I would prefer a plain talking Yorkshireman like William Hague. It was a massive mistake to take on the leadership when he did, with no chance of winning the election. He should have timed his ambitions for now.

      And yes, I do like him precisely because of the speech he made at the Tory conference as a sixteen year old lad. It had them rolling in the aisles, Maggie and the rest of them.

    8. Kismet Hardy — on 9th October, 2006 at 12:05 pm  

      Good joke on rory bremner the other night. Rory (as william hague): It would be ridiculous to send David Cameron out to meet the voters on a unicycle juggling three balls in a clown’s suit talking politics, so we decided to get rid of the politics…

    9. Yakoub/Julaybib — on 9th October, 2006 at 12:25 pm  

      I heard Cameron’s aids deliberately leaked the Muslim Ghetto story to the Evening Standard prior to his party speech. Just another Islamophobe, then. And just another neoliberal. I’ll vote Green, but let’s face it - if voting really changed anything, they’d abolish it.

      Wasalaam

      TMA

    10. Jagdeep — on 9th October, 2006 at 1:07 pm  

      The boy who cried wolf is what comes to mind whenever I read your posts Yakoub, ‘racist tropes’ and ‘islamophobes’ and all.

    11. Sunny — on 9th October, 2006 at 1:48 pm  

      Yakoub - There was nothing in his speech about “Muslim ghettos”, that was a term that the Evening Standard used. Political aides usually send out speeches in advance to the press anyway so the story can coincide with the speech. I get sent most of them too. So there’s nothing sinister about it.

      Shariq - an interesting article and I agree with it. The point about a Conservative party coming in inevitably and preferring David Cameron to another Michael Howard clone on that basis is a good one. I hadn’t thought of it but it makes sense.

      I think the cynicism from our readers is unsurprising but it’s worth noting that Cameron has done more than any other Tory leader in recent times to come to the liberal left and talk about issues other than immigration and cutting public services. Call his style gimmicky but he seems much more accessible than Gordon Brown or Tony Blair. Labour is full of incompetent technocrats who keep making policy statements after policy statements asking for “reform” while doing nothing much in practice. They need a huge renewal and it is debateable whether Brown will be able to do this.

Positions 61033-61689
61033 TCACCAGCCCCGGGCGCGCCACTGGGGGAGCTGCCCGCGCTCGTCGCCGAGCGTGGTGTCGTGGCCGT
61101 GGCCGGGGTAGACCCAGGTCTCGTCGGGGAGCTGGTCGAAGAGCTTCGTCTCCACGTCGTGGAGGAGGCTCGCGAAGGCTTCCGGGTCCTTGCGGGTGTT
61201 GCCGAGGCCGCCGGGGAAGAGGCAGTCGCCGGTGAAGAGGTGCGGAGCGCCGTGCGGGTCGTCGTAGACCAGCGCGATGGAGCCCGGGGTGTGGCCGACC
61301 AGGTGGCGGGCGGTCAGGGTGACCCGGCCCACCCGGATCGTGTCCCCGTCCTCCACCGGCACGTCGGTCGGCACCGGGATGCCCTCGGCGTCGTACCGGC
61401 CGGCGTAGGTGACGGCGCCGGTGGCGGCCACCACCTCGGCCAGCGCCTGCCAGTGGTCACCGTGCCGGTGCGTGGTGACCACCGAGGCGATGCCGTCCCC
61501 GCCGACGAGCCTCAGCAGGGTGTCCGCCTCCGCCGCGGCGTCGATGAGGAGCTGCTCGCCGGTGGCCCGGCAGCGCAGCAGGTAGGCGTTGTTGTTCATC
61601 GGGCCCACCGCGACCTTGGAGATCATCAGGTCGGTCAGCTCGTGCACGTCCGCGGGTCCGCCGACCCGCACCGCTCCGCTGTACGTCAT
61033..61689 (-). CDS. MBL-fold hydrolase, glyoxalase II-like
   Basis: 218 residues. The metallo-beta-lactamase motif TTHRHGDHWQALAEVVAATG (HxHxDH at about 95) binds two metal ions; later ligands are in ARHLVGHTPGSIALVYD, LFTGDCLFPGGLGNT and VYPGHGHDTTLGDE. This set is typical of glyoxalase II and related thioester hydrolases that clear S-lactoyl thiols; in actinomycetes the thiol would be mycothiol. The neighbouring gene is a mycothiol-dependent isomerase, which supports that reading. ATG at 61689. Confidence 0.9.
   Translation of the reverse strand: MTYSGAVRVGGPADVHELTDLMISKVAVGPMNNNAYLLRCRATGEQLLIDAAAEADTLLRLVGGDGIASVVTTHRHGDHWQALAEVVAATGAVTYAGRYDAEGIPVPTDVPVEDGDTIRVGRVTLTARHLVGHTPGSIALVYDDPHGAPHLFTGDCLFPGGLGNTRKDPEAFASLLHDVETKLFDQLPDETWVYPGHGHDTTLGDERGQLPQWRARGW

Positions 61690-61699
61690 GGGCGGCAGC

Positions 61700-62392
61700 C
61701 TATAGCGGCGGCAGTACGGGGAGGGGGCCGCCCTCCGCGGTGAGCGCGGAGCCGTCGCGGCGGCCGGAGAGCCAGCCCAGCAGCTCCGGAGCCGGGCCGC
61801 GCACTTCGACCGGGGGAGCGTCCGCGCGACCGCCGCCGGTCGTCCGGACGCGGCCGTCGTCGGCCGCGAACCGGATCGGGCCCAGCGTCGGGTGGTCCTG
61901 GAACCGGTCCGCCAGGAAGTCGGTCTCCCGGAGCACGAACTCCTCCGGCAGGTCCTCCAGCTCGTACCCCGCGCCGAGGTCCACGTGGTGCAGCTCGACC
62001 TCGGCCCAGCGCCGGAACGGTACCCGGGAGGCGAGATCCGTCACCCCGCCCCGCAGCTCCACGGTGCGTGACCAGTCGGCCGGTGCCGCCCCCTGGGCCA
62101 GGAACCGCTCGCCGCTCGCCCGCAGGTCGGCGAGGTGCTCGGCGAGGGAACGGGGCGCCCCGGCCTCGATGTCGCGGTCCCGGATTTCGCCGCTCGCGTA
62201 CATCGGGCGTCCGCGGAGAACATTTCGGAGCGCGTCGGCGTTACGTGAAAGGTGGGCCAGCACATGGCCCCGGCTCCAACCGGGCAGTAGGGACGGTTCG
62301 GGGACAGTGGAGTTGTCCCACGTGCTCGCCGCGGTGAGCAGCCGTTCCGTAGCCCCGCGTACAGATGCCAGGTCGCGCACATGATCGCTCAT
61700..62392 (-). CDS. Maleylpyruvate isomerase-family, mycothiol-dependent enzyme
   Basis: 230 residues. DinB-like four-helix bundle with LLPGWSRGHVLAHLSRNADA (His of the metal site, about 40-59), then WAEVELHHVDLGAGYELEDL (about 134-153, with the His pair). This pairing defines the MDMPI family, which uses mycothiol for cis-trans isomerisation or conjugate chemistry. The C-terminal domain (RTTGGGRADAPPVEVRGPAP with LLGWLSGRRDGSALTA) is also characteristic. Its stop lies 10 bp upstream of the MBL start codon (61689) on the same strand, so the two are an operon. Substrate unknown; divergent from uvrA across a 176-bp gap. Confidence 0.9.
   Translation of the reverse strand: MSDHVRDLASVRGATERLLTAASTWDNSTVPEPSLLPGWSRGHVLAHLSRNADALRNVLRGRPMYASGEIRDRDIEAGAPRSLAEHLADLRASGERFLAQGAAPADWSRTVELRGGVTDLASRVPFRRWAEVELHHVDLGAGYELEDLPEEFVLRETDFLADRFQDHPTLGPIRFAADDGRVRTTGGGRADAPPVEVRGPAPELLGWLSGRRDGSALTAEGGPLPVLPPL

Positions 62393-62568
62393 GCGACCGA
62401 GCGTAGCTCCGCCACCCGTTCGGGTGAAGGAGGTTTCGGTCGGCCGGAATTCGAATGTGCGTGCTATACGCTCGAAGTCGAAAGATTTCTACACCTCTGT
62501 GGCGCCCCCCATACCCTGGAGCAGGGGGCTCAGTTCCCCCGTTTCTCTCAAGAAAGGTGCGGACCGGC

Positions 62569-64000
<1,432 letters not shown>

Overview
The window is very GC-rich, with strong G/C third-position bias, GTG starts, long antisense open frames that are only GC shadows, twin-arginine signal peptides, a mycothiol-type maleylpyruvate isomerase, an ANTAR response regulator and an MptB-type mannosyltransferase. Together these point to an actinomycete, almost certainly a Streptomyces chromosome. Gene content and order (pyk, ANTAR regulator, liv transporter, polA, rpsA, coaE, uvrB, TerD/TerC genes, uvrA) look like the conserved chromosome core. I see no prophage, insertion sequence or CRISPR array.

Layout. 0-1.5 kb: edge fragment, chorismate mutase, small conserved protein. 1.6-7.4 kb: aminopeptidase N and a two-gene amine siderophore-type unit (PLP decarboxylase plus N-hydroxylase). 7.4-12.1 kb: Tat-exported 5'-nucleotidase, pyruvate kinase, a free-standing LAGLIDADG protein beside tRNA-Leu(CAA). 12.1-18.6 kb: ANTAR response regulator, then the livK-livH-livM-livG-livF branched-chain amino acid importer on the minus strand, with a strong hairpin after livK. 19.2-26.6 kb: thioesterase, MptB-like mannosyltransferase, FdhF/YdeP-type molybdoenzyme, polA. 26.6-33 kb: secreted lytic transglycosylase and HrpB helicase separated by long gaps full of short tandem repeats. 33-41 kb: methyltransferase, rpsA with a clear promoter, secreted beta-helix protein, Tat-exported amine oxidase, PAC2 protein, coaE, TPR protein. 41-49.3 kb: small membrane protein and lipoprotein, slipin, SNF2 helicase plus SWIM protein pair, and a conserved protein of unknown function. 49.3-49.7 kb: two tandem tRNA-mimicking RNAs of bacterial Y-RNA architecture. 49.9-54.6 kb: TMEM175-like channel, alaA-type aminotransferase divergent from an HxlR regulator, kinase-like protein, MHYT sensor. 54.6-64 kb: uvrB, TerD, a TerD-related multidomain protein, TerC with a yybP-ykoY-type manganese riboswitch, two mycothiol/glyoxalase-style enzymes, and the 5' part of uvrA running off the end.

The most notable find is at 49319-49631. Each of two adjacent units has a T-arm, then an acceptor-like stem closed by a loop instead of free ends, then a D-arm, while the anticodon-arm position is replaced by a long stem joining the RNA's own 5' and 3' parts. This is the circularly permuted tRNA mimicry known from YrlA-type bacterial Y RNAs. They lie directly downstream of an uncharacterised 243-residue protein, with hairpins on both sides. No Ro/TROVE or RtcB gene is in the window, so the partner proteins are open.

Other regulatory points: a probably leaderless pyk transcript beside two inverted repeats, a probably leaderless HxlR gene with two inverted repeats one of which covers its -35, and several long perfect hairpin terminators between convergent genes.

huron - interesting points but the problem is Liberal democrats here, who should be the third option are in worse doldrums than Labour. Only the most hardcore supporters or extremely annoyed protest voters will go for them.
      Our system is different in that its first-past-the-post so the Tories will probably not have to form an alliance but it’s likely they won’t get a huge majority like Blair did in 1997.

    12. sonia — on 9th October, 2006 at 1:52 pm  

      cameron has said the NHS is his top priority - but what does that mean? it doesn’t say anything about his ideas on how to solve them though.

    13. Kismet Hardy — on 9th October, 2006 at 1:57 pm  

      Cameron knows he’ll get a lot of votes just through sheer likeability and rehashing The Sun’s editorial commentary: tough on immigration, tough on crime, tough on terror, priority on helping the sick, needy, poor, old and kids. Soundbytes hit home much more powerfully than boring old policies. He’ll win

    14. Chairwoman — on 9th October, 2006 at 2:05 pm  

      Sunny - Apart from ‘NHS’, I haven’t a clue what Dave is standing for. Of course the NHS is desperately in need of something, as a hands on user of the service, let me assure you that it needs a lot more than tweaking.

      But what of other issues? We hear a lot about the environment, and of course, the buzz phrase of the moment, multicultualism, but there’s a deathly silence on the economy for instance. And what about prices, which of course are part of the economy. I don’t get out much, but I shop online, and I can tell you that in the past 10 months or so, my weekly supermarket bill has gone up between 20 and 25 per cent, depending on who I buy from. Also energy prices are through the roof, despite the fact that the raw product has actually fallen. Council tax this year is at a ludicrous level, and as a reward, we are all, apparently going to have our rubbish collected once a fortnight instead of once a week. If they doubled the allocation of bins, or the size, it would be of some help, but without, it has to become a health hazard.

      I’m not even going to start about the cost of borrowing compared with the reward for saving, or house prices.

      I want to hear something mundane for a change, then I might start to believe there are serious people seeking our votes.

      For unless I start hearing policies about the non-sexy subjects, it will be a spoilt ballot paper for me.

    15. sonia — on 9th October, 2006 at 2:07 pm  

      13. yeah kismet you’re right, one doesn’t need more than that to win, and if you’ve got the sun behind you saying all that stuff for you..

    16. Chairwoman — on 9th October, 2006 at 2:09 pm  

      Sonia - For one moment I imagined Dave with a golden glow surrounding him.

    17. Robert — on 9th October, 2006 at 5:16 pm  

      If David Cameron does not win the next election the Tory Party is likely revert to a more conservative figure